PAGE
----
Urinary tract infection and pyelonephritis are clinical problems that frequently occur in children. Several factors are responsible for renal tissue injury, morbidity, and renal scarring after pyelonephritis. The aim of this study was to evaluate the preventive effect of L-carnitine on renal scarring in acute pyelonephritis.
A randomized double-blind clinical trial was conducted on 65 children aged 6 months to 10 years. Patients were randomized into 2 groups to receive 7-day treatment with only antibiotics without L-carnitine (control group; n = 32) and 7-day treatment with L-carnitine (case group; n = 33) during the acute phase of infection. Technetium-99m-labeled dimercaptosuccinic acid (DMSA) scintigraphy was performed for all children during the acute phase (in 2–7 days of hospitalization) and late phase. P-value less than 0.05 was statistically significant.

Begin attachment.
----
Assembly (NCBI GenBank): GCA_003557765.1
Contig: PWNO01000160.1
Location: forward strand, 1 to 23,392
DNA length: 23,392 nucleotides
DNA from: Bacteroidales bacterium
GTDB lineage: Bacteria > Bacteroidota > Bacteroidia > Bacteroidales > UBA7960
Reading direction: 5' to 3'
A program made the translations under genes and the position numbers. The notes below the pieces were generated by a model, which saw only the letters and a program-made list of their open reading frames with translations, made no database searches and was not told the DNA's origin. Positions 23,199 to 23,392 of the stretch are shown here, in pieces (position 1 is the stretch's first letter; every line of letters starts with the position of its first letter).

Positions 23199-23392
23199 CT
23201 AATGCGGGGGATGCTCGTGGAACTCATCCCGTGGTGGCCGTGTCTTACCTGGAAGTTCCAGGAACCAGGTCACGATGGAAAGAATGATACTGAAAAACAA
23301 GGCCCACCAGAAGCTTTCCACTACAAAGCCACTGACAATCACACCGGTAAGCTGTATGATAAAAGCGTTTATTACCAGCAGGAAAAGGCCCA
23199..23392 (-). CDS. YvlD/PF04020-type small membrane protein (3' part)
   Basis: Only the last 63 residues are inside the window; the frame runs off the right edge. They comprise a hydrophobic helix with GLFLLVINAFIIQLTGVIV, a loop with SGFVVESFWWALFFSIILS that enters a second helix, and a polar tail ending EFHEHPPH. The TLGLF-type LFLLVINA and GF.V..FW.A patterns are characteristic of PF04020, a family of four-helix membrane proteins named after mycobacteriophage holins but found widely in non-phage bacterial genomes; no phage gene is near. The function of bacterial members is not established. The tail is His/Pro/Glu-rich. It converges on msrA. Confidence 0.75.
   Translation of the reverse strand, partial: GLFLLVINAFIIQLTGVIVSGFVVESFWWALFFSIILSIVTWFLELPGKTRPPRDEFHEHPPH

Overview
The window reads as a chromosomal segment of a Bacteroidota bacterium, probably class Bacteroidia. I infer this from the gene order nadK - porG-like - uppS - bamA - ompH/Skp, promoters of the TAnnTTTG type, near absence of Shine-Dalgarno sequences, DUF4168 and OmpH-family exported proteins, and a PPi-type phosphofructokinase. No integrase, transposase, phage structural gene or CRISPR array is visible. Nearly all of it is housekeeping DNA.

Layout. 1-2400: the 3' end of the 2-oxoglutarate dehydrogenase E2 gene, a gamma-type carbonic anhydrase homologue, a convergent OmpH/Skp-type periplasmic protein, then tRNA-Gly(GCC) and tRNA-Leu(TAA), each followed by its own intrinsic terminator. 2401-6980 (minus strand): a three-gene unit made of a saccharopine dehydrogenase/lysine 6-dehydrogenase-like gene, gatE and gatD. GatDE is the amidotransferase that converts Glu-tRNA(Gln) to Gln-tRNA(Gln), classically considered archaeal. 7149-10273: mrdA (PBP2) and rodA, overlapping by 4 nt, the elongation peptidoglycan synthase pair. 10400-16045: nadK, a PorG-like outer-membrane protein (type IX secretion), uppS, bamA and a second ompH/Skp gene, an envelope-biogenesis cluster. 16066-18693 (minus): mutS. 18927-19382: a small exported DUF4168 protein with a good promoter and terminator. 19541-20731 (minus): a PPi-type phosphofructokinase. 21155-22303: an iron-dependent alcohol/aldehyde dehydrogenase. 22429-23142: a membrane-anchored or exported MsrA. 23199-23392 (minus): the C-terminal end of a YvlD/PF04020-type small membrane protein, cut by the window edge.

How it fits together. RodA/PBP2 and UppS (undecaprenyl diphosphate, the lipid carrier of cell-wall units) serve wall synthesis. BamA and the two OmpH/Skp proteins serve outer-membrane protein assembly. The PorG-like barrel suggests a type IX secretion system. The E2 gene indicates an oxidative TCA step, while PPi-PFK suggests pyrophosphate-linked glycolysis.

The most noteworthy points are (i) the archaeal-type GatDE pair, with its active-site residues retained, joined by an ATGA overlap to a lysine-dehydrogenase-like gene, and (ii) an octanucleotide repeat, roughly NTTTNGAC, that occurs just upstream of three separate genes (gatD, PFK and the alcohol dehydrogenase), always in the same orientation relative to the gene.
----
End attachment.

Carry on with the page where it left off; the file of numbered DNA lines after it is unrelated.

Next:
We recruited 65 participants in the study: 32 children in control group and 33 children in case group. Three children in the control group and 2 children in the case group refused to perform the second DMSA scan. Overall, data analysis at the end of the study was done on 60 patients. Age distribution of girl patients with upper urinary infection was 6.5% in girl children aged between 6 months and 12 months, 41.1% aged between 1 and 5 years, 33.3% aged between 5 and 10 years, respectively. There was no significant difference between 2 groups in age and sex. There was no significant difference between 2 groups in systolic blood pressure, diastolic blood pressure, the lab data including urine white blood cells and serum erythrocyte sedimentation rate, and antibiogram profiles. Voiding dysfunction was detected in 10% of the participants. The baseline DMSA was not significantly difference in 2 groups, but worsening of kidney lesions was significantly higher in control group after 6 months (P = 0.012).
Our study showed that L-carnitine significantly decreased renal scarring because of acute pyelonephritis.